Hunt: Showdown – The Best Game You’ve Never Played

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Hunt: Showdown is a first-person shooter from the makers of Crysis that manages to distinguish itself with a unique setting and game-play loop. It takes place in Louisiana in the year 1895 after a mysterious epidemic has cut through the Louisiana bayou, infecting the people and animals, and turning them into monsters.

From the moment I launched the game, the music was captivating, and when my character loaded into a map, the world came alive around me. Birds chirped in the trees beside me. I heard the buzzing of insects, the hum of cicadas and the flapping of wings from crows resting in the dirt path ahead of me. Far off, towards some decayed and weather-worn buildings, I heard the somber wailing of some unseen creature. As I approached the lumber mill, I heard heavy footsteps from inside and a vocalized groan from a monster that sounded like the harsh creak of the wood from a ship in a storm. Each of these sounds was distinct, and I could pinpoint the exact location. There hasn’t been a game in recent memory that has done audio this well.

From accurate positional audio to the captivating sound of the game world, the sound design in Hunt is perfect. It is also integral to the gameplay. Twigs crack underfoot and shards of broken glass are littered around the world. Tin pots hanging from ropes clang and crunch when a player carelessly walks through them. Doors creak when opened, and different surfaces like wood or metal are loud when stepped on. I typically hear players before I see them, and this makes navigating the game world a tense and cautious affair as I try to avoid making noise that would give away my position.

Characters level up and unlock talents which help them navigate the game world. Beast Face, for example, makes it so crows and zombie dogs are less likely to be spooked as you creep around the map. A trait like Fanning makes it so you can fan the hammer of a revolver and rapidly fire the gun. Each hunter can become distinct from the last with different guns and talents. I’ve become oddly attached to some of my hunters, only to have them die to one of my many stupid mistakes. Like Escape from Tarkov, Hunt has permadeath for its characters. It can be frustrating when you lose a hunter you’re attached to, but it gives every fight an urgency that would be absent if your character didn’t die. At the end of a fight, if I’m still alive, my heart is typically pounding.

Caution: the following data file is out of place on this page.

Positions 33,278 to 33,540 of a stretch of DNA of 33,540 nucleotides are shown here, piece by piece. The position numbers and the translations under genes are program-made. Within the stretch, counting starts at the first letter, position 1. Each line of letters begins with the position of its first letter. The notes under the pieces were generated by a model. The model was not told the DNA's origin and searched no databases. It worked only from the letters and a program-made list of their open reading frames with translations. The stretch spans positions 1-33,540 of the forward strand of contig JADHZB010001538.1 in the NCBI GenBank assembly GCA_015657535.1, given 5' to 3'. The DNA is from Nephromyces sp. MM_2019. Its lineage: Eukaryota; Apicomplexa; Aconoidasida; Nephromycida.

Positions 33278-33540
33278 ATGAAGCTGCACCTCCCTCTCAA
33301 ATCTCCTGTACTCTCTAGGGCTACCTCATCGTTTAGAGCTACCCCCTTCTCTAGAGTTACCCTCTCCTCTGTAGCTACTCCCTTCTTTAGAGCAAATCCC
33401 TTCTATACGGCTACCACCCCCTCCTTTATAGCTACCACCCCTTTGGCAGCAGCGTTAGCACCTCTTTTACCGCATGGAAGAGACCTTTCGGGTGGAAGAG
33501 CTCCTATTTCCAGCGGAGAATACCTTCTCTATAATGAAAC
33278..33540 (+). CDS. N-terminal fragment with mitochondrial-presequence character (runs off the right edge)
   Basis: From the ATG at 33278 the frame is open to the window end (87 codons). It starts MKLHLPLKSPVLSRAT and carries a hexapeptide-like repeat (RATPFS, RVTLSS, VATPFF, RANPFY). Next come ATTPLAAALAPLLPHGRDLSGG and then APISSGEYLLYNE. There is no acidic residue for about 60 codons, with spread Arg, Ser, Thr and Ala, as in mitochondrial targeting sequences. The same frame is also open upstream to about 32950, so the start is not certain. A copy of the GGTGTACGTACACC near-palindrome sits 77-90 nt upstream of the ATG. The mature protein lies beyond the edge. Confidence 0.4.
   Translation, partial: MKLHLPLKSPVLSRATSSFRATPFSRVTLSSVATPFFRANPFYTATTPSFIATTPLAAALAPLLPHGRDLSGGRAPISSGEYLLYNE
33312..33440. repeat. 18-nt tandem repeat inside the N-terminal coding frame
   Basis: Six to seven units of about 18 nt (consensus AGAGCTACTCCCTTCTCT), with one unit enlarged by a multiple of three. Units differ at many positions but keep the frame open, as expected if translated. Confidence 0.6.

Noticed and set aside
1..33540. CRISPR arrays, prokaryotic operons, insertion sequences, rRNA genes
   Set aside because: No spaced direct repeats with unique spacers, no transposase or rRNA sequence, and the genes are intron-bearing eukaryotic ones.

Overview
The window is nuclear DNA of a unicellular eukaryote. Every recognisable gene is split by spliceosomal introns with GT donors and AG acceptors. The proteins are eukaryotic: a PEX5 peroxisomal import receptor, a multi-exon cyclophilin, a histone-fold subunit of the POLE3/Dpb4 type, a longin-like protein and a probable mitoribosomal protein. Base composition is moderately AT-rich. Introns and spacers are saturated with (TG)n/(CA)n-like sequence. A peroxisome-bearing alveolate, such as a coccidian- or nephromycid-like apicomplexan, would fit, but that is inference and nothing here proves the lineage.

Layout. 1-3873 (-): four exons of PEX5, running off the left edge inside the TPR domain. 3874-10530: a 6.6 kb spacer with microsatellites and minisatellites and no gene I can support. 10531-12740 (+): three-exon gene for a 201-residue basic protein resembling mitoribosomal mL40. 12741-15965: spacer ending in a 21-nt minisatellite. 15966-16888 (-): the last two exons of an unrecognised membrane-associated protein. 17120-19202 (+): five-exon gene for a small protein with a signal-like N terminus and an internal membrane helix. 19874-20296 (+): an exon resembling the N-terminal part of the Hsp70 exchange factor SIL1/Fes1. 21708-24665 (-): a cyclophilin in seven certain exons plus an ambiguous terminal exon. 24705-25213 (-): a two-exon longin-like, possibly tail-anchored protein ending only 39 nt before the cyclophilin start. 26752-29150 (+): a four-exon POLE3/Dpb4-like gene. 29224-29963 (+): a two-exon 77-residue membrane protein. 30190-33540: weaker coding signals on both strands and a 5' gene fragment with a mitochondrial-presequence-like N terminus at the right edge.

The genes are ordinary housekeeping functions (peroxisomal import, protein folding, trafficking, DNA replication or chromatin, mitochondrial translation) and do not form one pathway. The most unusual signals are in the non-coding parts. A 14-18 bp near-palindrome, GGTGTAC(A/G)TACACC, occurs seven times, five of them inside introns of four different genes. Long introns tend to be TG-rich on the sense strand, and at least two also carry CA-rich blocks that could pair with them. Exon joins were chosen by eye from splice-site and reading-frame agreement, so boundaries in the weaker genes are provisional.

Each character has a name and a distinct look. As your bloodline levels up you get access to higher tier hunters who progressively look more intimidating. The low tier hunters wear clothes like a plain button-up shirt and a straw hat, while the elite level hunters look like a gunslinger from a spaghetti western.

Hunt has two game modes. The quickplay mode drops solo hunters into a battle-royal game where they race to be the first to banish enough rifts to activate a wellspring. Once they do this, they become immediately visible on the map and must defend the area from rival Hunters. If they succeed, they keep any hunter and gear they’ve found, which they can then take into other modes.

The bounty-hunt mode throws teams of players, either duos or trios, into a map where they hunt monsters for a bounty. They search for clues around the map to try to beat other hunters to boss-monsters that are hidden randomly. Once killed, the monster must be banished, and this announces to every other hunter where the creature is located. Other teams rush towards the banishing site to steal the bounty and extract from the map with any money and gear they have gathered. Extract points are marked on the map and are usually either carriages or steamboats that are found around the game world. Extracting can be frightening, as you never feel safe when you have the bounty. Another team could have gotten ahead of you to camp the extract, or they may reach you before the boat leaves and steal your bounty. Your character also shows up as a moving lightning-bolt on the map when you have the bounty, which allows players to chase you or set up ambushes.

Hunt: Showdown is one of my favorite multiplayer shooters of the past few years. It shares a lot of similarities to Escape from Tarkov, but it is a far more accessible game. There are currently only three boss monsters to hunt, and only two maps to explore. But these maps are large and feature some beautiful and distinct locations.

Players can battle it out amongst the mangroves or along the narrow catwalks that rise only slightly above the swamp water. Or they may find themselves creeping through an abandoned fort or lumber mill searching for bounties.

Hunt is only $40 on Steam, and if multiplayer shooters are something you enjoy, this one is loads of fun, especially with friends.

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